The lesson to be learned from West Side Story: There are consequences of racial/ethnic/cultural hatred and what occurs when one’s pride controls a person’s behavior and attitude. You can find my unit here: West Side Story Broadway Musical Unit.
One review said, “Extremely satisfied. This resource is extremely detailed and well-written. I love West Side Story. This resource kept my older students engaged. What a awesome lesson!”
Lesson Four: Jesus Christ Superstar
Let’s not forget Jesus Christ Superstar! Composer Andrew Lloyd Webber and librettist Tim Rice, both British, debuted with the first rock opera, all of the dialogue set to music. That style of libretto has since evolved into the norm for musicals. I remember hearing the musical for the first time at a youth group meeting–amazing experience. If you haven’t seen the live television version of it, check out my blog post concerning the talent who portrayed Judas, Brandon Victor Dixon and The Two Most Inspiring People I’ve Seen This Year
The lesson to be learned from Jesus Christ Superstar: There are consequences to success and the power that comes from it.
Lesson Five: Chorus Line
“Five, six, seven, eight!” Those are familiar directions to a cast. Chorus Line looks inside the lives of seventeen dancers competing for eight spots in a Broadway production. Before its fifteen-year run ended, the Michael Bennett musical further loosened the definition of how musicals had to be structured. With A Chorus Line, monologues and songs could serve as their own plot, if they stayed consistent with a central idea. This philosophy gave future musicals permission to try other, less traditional innovative forms.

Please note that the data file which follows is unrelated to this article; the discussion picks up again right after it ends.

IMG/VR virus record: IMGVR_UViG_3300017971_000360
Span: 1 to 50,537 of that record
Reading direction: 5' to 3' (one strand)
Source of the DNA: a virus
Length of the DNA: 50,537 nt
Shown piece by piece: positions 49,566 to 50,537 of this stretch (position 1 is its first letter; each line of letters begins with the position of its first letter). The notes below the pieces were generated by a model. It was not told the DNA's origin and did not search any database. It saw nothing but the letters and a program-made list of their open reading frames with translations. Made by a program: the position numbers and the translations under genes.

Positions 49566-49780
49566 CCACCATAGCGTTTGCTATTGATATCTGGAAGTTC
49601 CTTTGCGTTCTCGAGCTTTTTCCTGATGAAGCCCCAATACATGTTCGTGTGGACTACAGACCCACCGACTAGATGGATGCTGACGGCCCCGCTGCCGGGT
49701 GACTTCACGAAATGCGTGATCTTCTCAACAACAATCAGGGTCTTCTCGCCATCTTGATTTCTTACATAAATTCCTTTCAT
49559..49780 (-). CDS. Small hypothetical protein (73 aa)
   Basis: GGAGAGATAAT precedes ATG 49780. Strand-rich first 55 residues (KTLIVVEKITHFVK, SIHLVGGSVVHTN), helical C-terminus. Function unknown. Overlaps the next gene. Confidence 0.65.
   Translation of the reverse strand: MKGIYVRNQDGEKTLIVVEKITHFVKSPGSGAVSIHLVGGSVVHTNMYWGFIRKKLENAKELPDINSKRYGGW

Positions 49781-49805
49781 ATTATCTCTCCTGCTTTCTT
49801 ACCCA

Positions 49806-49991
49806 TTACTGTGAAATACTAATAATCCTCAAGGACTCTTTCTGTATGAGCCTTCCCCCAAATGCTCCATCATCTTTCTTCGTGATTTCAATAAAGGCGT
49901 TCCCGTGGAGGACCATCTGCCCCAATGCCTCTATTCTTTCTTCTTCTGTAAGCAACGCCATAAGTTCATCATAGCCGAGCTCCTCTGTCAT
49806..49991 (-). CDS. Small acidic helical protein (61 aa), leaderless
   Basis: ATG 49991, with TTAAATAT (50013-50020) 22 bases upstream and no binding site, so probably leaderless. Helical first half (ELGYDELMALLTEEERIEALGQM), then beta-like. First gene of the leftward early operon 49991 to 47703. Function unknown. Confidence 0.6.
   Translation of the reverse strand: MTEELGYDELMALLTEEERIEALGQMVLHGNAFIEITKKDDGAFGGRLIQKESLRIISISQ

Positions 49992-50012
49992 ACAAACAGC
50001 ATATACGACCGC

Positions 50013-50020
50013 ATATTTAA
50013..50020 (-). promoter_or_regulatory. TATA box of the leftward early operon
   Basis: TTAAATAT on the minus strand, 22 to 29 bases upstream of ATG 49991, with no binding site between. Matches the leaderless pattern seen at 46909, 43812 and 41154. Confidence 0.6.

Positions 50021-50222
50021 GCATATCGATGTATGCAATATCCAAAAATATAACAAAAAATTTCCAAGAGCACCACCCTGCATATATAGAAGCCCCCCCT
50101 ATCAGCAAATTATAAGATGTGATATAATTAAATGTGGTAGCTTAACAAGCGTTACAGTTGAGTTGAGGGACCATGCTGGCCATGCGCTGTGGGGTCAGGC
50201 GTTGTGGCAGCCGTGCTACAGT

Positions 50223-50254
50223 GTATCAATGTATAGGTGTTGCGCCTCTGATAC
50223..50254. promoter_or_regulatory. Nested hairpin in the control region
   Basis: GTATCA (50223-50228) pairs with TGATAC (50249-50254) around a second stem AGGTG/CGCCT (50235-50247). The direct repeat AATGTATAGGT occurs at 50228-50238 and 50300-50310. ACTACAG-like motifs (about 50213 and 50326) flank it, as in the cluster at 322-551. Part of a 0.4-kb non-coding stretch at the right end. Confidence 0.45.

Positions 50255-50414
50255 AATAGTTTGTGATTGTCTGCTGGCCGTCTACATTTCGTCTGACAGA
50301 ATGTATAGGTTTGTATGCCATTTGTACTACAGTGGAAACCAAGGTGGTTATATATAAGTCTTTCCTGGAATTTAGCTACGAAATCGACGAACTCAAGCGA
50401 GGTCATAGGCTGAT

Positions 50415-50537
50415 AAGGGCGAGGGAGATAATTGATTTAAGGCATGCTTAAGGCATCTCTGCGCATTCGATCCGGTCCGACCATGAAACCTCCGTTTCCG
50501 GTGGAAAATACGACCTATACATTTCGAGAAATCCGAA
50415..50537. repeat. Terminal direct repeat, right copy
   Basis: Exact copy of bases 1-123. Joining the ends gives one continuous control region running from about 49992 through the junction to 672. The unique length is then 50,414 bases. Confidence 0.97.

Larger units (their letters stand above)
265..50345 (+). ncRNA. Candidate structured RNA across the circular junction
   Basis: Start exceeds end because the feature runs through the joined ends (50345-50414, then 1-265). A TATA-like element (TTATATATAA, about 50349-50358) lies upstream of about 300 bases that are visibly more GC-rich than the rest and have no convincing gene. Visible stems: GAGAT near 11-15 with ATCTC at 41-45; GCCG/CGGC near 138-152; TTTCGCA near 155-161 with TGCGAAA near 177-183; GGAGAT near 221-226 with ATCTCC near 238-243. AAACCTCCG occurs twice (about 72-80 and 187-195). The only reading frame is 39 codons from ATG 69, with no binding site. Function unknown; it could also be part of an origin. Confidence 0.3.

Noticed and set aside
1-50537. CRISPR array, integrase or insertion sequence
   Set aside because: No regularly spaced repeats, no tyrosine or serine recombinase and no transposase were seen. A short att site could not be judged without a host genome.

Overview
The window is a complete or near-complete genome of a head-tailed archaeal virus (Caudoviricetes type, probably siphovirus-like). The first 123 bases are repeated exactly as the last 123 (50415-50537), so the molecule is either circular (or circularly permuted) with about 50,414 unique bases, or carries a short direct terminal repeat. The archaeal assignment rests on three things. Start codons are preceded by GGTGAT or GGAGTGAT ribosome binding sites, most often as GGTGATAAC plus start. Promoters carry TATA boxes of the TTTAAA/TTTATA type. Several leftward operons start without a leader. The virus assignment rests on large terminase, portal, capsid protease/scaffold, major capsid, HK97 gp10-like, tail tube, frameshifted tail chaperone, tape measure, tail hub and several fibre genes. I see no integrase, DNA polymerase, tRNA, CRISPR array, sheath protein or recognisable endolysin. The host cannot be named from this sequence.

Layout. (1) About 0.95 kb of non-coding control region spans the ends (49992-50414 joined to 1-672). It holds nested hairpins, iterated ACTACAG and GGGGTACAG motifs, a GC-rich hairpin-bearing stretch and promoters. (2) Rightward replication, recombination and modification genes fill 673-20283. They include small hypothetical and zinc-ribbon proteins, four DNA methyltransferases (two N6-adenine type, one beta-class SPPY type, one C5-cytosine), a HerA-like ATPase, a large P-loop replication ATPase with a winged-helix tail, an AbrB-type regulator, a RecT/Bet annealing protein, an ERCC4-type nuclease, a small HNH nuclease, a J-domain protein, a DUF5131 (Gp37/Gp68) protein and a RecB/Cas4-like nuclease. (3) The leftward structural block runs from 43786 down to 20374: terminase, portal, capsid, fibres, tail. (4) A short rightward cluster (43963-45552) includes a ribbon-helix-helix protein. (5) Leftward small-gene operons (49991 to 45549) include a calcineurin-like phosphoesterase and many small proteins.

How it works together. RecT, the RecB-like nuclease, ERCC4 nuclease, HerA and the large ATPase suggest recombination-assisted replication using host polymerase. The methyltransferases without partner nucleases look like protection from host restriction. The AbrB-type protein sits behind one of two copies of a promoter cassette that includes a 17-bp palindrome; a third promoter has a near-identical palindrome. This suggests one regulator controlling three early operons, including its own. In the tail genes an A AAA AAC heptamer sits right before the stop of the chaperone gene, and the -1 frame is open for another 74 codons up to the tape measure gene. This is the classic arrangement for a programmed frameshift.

The lesson to be learned from Chorus Line: Dreaming is important, but action is even more important.
Lesson Six: Hamilton
Here are several quotes from websites about Hamilton which I think say it better than I can, “The show combines hip-hop, rap, R&B, soul, and traditional show tunes to create its novel score. And Miranda’s witty, sophisticated lyrics bring the familiar historical characters to life in a whole new way, drawing the audience in with their humanity and familiarity. The resounding success of Hamilton is undeniable.”
The blog, Broadwayinbound, mentions, “America’s founding fathers were all white, and many of them owned black slaves; in Hamilton, however, people of color play the leading roles — and Miranda says that was very intentional. “This is a story about America then, told by America now, and we want to eliminate any distance.”
Here’s another from https://www.cbc.ca, “From childhood Miranda loved musicals, and performed in several high school productions. One of his all-time favorites is Les Misérables, and that musical theatre classic inspired Miranda’s thinking on Hamilton. The things that you can see in Hamilton that are affecting people are also present in Les Mis. One, it’s trying to capture so much of the human experience that even if we fall short, we’ve got a lot of it. I mean, Les Misérables starts in prison. It’s ‘Look down, look down, you’re standing in your grave.’ And then it goes up from there,” he said in an interview.”
I especially like this quote from The Guardian, :Hamilton features black and brown actors, but its story never depicts a slave. That said, it’s also true that minstrelsy is crucial to Miranda’s project: he takes the long American minstrelsy tradition of white people in blackface on stage and reverses it.”
Isn’t it easy to understand why it is so popular?
Every season in the fall, I look forward to the next ground breaking musical, don’t you?
I have several Broadway musical lessons (all useful for distance learning) which demonstrate these lessons. For more information about them, check out: DramaMommaSpeaks
What musical do you think is significant? I’d love to know. Contact me at DhcBaldwin@gmail.com or DeborahBaldwin.net